Monday, August 13, 2007
The Xbox Live Arcade continues its hot streak with several solid titles this summer. Here's a look at some of the most recent additions.
In this era of hi-def, hi-tech gaming, the game that I've been the most hooked on in years is this digital version of a European board game. I've seriously played more Carcassonne, more often than almost any big-name $60 title released on the latest consoles. The premise is simple: lay down tiles in a manner that will allow you to build more roads, monasteries, cities, and claim more farms than your opponent. Despite the straightforward nature of the game (you're essentially just taking turns placing tiles), there is a mountain of strategy you can utilize. Easily my favorite game on Xbox Live Arcade, and well, well worth the MS Points-heck, I even went out and bought the physical board game! A MUST-DOWNLOAD.
It's about time this series got back on track after the disastrous Act Zero. Bomberman Live punts the widely despised "mature" look of the previous 360 title, and goes back to its super-cartoony classic style. You can customize your Bomberman and take him online for some fast-paced intense multiplayer action. The gameplay is as strong as always, and it's still one of the best multiplayer titles available. (As of this writing, there was a disconcerting amount of lag online, however.)
I didn't know until recently that European board games are apparently amazing. Carcassonne and Catan recently made that obvious to me. This title (based on Settlers of Catan) involves building cities and roads to earn victory points to defeat your opponent. It sounds a bit like Carcassonne in concept, but it's actually quite different. Catan is dice-based, and you'll earn various goods based on the roll. You'll use wheat, ore, bricks, lumber, and wool in your attempt to reach 10 victory points before your opponents. Highly addictive.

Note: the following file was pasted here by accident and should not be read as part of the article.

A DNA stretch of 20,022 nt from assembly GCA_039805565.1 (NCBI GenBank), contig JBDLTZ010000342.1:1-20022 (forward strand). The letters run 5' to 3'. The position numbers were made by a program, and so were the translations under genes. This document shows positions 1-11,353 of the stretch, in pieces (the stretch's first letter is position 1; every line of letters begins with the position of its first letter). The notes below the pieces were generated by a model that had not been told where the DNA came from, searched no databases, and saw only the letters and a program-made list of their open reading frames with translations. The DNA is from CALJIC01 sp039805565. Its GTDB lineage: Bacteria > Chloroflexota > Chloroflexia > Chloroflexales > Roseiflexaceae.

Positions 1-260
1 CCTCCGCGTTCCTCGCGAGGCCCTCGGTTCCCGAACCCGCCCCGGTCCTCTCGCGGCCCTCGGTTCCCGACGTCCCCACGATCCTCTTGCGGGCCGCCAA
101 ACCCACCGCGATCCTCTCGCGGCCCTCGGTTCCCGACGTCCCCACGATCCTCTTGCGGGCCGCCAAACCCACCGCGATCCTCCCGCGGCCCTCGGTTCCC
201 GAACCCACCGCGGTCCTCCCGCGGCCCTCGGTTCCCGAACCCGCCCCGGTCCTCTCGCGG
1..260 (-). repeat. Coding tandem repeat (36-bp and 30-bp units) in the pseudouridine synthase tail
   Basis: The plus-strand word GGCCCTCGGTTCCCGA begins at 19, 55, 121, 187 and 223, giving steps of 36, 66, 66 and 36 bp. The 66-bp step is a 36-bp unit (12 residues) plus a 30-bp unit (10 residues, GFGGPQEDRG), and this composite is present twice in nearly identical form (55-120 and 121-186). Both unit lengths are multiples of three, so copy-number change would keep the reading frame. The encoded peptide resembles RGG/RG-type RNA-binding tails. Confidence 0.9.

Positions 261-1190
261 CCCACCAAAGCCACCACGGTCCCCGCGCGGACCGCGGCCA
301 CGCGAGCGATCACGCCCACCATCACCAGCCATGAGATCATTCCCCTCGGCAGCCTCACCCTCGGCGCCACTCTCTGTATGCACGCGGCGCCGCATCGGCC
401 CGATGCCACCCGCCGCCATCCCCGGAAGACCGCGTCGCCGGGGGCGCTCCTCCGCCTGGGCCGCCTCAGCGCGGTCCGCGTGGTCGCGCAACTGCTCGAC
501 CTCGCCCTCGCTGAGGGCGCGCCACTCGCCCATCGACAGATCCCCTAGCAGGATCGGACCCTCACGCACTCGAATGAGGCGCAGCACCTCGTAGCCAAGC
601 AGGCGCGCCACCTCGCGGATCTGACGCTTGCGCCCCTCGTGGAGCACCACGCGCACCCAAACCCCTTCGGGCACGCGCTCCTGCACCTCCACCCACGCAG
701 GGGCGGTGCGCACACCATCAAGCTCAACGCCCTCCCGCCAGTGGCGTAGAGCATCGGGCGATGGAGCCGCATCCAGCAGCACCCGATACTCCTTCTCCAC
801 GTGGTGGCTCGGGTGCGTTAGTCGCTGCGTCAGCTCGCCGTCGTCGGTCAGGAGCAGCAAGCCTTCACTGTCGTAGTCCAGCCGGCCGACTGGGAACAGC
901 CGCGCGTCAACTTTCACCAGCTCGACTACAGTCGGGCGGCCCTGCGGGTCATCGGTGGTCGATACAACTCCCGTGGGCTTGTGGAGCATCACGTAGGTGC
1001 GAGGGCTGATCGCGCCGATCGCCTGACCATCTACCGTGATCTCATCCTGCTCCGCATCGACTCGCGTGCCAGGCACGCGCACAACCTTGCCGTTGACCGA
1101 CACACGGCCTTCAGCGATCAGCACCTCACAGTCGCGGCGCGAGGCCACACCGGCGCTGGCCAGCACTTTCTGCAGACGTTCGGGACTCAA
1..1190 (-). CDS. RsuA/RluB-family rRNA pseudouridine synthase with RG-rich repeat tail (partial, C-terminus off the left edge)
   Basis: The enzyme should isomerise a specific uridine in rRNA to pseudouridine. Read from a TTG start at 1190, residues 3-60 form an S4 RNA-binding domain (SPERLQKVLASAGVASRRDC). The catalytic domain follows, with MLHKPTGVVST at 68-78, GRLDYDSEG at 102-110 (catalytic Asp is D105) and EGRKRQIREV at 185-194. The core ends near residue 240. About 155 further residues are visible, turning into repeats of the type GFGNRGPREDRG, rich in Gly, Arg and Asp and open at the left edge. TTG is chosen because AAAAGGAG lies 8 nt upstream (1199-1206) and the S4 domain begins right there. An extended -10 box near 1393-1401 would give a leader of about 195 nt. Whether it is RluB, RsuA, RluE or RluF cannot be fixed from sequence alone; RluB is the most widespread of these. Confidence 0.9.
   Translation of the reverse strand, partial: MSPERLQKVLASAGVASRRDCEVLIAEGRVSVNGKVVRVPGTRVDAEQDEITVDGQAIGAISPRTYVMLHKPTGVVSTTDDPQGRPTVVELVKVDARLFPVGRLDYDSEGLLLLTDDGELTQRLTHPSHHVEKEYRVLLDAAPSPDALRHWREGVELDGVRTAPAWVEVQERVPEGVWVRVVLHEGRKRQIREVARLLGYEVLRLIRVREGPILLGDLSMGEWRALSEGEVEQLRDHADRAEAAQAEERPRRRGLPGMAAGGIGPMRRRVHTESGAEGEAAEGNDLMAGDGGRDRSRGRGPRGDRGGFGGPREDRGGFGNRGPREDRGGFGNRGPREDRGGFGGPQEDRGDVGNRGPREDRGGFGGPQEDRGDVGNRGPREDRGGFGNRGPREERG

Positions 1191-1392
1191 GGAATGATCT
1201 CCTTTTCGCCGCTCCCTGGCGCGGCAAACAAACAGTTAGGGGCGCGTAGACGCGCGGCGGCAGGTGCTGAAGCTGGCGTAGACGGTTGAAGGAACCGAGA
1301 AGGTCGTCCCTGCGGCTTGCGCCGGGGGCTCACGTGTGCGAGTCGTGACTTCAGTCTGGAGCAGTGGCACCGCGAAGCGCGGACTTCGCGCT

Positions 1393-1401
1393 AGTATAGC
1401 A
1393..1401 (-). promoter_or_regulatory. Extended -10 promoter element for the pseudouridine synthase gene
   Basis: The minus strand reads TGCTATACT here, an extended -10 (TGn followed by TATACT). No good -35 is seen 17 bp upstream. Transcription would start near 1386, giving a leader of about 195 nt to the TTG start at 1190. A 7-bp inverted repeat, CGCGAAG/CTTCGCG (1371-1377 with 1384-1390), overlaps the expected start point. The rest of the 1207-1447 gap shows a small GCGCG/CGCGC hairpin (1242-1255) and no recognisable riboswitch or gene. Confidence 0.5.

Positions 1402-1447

Yie Ar Kung Fu
The Live Arcade is filled with several timeless arcade classics that are fun to this day. Pac-Man, Contra, Galaga:.they were great in the 80's, and they're still great for a quick pick-up-and-play in 2007. Yie Ar Kung Fu is not one of those games. It's a fighting game technically, but to call the game archaic wouldn't even adequately describe it. Put simply-it's not fun to play. At all. You mash buttons while pressing different directional buttons to select your punch or kick, and hope it connects before the incredibly cheap A.I. hits you. Do not download.
I've always hated games that are so difficult that they cross the line and become genuinely annoying to play. Super Contra is one of those games. Like almost every Contra, it falls into the "get hit once and die" category, but this seems far worse than the other titles. There's a constant barrage of enemies and bullets flying all over the screen. Things are a bit more manageable with another player, but it's still noticeably inferior to the other games in the series.
Prince of Persia Classic
I remember going back to the original Prince of Persia after playing through The Sands of Time and thinking "how the heck did this become a classic?" After playing it on XBLA, though, I recognize what makes it an entertaining experience. It's a clever and challenging platformer that tests you on your ability to get from Point A to Point B as fast as possible. The controls are still a bit awkward, but the graphical enhancements are a definite plus (a rarity for the "updated" XBLA classics).
This Micro Machines-esque racer reminded me a bit of the underrated Dreamcast title Toy Commander. It's not strictly a racer, but you drive miniature cars around in normal-sized environments. Around half of the events are typical "Point A to Point B" affairs, but it throws in some decent little distractions with pool, foosball, and golf minigames, among others. Despite their novelty the first time, they get old very quickly.